E.T is buried in the desert. On 20th November, Microsoft will dig him up.
Atari: Game Over is an upcoming documentary that charts how the video game company collapsed, almost taking the industry with it. Flush with cash and 1980s excess (meetings were held in the Jacuzzi) the market overexpanded, with companies producing substandard videogames in the knowledge that people would buy them anyway.
Then there was E.T: The Extra Terrestrial. A more or less unplayable licensed game, it was produced in massive numbers, as Atari assumed the blockbuster would guarantee high sales. It didn’t. In the most infamous disaster in early video game history, thousands of unsold copies were buried in a landfill out in the New Mexico desert. The market imploded soon after, only to be resurrected by Japanese company Nintendo years later.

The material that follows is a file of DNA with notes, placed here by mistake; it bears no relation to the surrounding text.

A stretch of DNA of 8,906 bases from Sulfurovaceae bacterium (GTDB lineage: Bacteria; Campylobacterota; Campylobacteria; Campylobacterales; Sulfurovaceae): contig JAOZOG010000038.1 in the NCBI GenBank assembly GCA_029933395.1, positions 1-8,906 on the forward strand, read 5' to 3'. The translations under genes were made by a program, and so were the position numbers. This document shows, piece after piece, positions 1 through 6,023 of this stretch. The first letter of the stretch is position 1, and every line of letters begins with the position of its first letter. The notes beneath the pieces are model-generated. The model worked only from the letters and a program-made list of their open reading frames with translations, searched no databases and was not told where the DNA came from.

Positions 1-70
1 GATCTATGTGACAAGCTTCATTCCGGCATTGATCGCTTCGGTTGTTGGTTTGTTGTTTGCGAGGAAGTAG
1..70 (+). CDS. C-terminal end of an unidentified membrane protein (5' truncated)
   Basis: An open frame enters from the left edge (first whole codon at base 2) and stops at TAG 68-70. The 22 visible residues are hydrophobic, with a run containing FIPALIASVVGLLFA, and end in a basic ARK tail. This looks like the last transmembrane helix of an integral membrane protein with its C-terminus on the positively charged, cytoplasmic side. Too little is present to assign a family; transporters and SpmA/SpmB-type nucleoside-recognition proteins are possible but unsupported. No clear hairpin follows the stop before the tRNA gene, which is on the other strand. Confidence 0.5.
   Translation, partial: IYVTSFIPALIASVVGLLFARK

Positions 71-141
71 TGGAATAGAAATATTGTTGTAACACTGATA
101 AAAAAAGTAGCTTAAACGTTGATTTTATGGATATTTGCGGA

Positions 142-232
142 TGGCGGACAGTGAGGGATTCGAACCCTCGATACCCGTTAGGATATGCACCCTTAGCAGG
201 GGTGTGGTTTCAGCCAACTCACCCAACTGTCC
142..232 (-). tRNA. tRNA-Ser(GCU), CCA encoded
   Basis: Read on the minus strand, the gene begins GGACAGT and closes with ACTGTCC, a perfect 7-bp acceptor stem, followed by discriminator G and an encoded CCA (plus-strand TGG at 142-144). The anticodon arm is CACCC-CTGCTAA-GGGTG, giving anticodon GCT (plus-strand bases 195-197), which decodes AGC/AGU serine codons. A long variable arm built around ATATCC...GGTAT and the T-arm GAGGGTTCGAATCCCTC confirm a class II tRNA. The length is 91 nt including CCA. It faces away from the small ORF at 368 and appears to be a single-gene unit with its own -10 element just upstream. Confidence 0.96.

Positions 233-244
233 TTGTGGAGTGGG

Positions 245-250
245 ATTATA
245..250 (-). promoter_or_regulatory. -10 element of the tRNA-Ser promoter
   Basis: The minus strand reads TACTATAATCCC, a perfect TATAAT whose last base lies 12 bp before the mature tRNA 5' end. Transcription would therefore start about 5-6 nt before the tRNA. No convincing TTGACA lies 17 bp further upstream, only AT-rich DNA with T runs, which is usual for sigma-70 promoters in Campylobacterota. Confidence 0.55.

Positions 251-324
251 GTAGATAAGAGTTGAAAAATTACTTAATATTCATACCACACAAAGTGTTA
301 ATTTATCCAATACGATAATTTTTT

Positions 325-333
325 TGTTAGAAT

The documentary includes an archaeological dig to unearth the cartridges, and will be released on the Xbox Live streaming service this year.
Microsoft shouldn’t feel too smug about Atari’s Ozymandian downfall. Game Over is one of the few surviving programmes from Xbox Entertainment Studios, Microsoft’s failed attempt to create television shows for their games consoles, which was shut down earlier this year.